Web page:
“Star Of The Month (January 2021)” Featuring Doris Day in… Love Me Or Leave Me (1955)

I’m back again for another entry in my Star Of The Month for January, and this time it’s Doris Day’s 1955 MGM musical Love Me Or Leave Me, also starring James Cagney! But first, we have a few theatrical shorts to get through!

Coming Up Shorts! with… Shape Ahoy (1945)

(available on Blu-ray and DVD as part of Popeye The Sailor: The 1940s Volume 1 from Warner Archive Collection)

Disclaimer: On the disc case, it is noted that the set is intended for the adult collector, which is because these shorts were made at a time when a lot of racist and sexist stereotypes were prevalent. All I’m trying to say is, parents, be careful about just sticking these on for your kids.

(Length: 6 minutes, 51 seconds)

Popeye and Bluto have come to a deserted island to get away from the ladies, but when a shipwrecked Olive comes ashore, their friendship and ideals go out the window! This one was bit more fun, even though it was still “Popeye Vs. Bluto.” Here, we have the two acting as friends throughout most of the short, although they obviously start competing for Olive’s affections increasingly (but are more or less stuck with each other to end the cartoon). Voice actress Mae Questel is pulling double-duty here, as she voices Olive Oyl (like usual), but also takes on the voice of Popeye! Up until this last viewing, I hadn’t really known that, but, upon learning that, I could definitely hear the difference. She’s not Jack Mercer, but she does well enough for me in a pinch!

Coming Up Shorts! with… A Modern Cinderella (1932)

(available as an extra on the Love Me Or Leave Me Blu-ray from Warner Archive Collection)

(Length: 17 minutes, 24 seconds)

Ruth Etting plays Anita Ragusa, the daughter of a costume tailor. Her father has her deliver a dress to the hostess of a costume party, who doesn’t care for it. When Anita puts on the dress to model it, she is asked to sing at the party. It’s a fun little musical short, with Ruth Etting singing a few songs (admittedly all forgettable). There is one dancing duo that was fun to watch (not sure who they were). While not a great short, this one was fun to see.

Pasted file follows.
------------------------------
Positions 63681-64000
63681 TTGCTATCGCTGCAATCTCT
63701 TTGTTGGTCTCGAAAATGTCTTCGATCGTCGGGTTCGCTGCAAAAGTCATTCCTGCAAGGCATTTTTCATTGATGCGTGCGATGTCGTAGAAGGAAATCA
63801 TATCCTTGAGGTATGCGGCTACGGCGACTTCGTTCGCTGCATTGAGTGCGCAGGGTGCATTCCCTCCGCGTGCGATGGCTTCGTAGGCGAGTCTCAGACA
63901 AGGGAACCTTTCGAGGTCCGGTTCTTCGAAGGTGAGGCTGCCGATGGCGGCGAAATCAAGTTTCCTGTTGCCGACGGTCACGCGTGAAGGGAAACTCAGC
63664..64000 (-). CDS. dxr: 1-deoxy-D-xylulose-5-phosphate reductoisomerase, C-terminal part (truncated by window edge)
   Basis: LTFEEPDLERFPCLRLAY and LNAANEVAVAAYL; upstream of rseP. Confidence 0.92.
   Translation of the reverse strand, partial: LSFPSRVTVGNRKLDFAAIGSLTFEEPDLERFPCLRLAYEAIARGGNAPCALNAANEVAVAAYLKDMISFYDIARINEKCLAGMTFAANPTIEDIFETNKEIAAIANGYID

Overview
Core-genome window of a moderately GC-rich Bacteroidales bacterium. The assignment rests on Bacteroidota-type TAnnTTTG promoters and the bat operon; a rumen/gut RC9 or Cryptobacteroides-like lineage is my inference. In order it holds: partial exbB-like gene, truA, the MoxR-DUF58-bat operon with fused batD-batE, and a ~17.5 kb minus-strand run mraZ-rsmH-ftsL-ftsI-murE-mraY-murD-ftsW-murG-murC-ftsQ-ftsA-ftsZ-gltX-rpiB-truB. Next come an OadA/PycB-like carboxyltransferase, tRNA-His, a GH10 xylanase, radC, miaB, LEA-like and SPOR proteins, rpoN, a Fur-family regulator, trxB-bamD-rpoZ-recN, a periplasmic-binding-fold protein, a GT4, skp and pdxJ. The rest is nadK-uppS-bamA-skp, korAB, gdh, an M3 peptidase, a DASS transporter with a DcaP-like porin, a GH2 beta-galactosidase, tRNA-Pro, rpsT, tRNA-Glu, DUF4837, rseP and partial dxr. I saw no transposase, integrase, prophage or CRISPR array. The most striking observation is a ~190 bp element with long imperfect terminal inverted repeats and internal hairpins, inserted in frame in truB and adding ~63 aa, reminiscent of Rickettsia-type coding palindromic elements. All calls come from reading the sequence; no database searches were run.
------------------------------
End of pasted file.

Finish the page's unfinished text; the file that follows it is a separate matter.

Coming Up Shorts! with… Roseland (1930)

(available as an extra on the Love Me Or Leave Me Blu-ray from Warner Archive Collection)

(Length: 12 minutes, 11 seconds)

Helen Leslie (Ruth Etting), a dance hall girl, hopes to enter a singing contest being held on the radio. It’s a simple short, with a simple love story thrown in, too. No doubt due to the length, we only get Ruth Etting singing two songs here, but she handles them quite well and I enjoyed hearing her sing the Irving Berlin song “Let Me Sing And I’m Happy”. While I much prefer the other Ruth Etting short included on the Love Me Or Leave Me Blu-ray, this one was fun to watch as well!

Coming Up Shorts! with… A Salute To The Theatres (1955)

(available as an extra on the Love Me Or Leave Me Blu-ray from Warner Archive Collection)

(Length: 17 minutes, 9 seconds)

This short, also known as 1955 Motion Picture Theatre Celebration, features George Murphy as host. It acts as a promo for some of the various MGM films that were being made and released in 1955. Stars such as Esther Williams, Jane Powell, Gene Kelly and Cyd Charisse make appearances here to help promote some of their films. Included are quick trailers for films such as Jupiter’s Darling, Bedeviled, The Glass Slipper, Interrupted Melody, Hit The Deck, The King’s Thief, Love Me Or Leave Me, Moonfleet, The Prodigal and It’s Always Fair Weather. It’s interesting mainly from the perspective of seeing how some of these movies were promoted back at this time.

And Now For The Main Feature…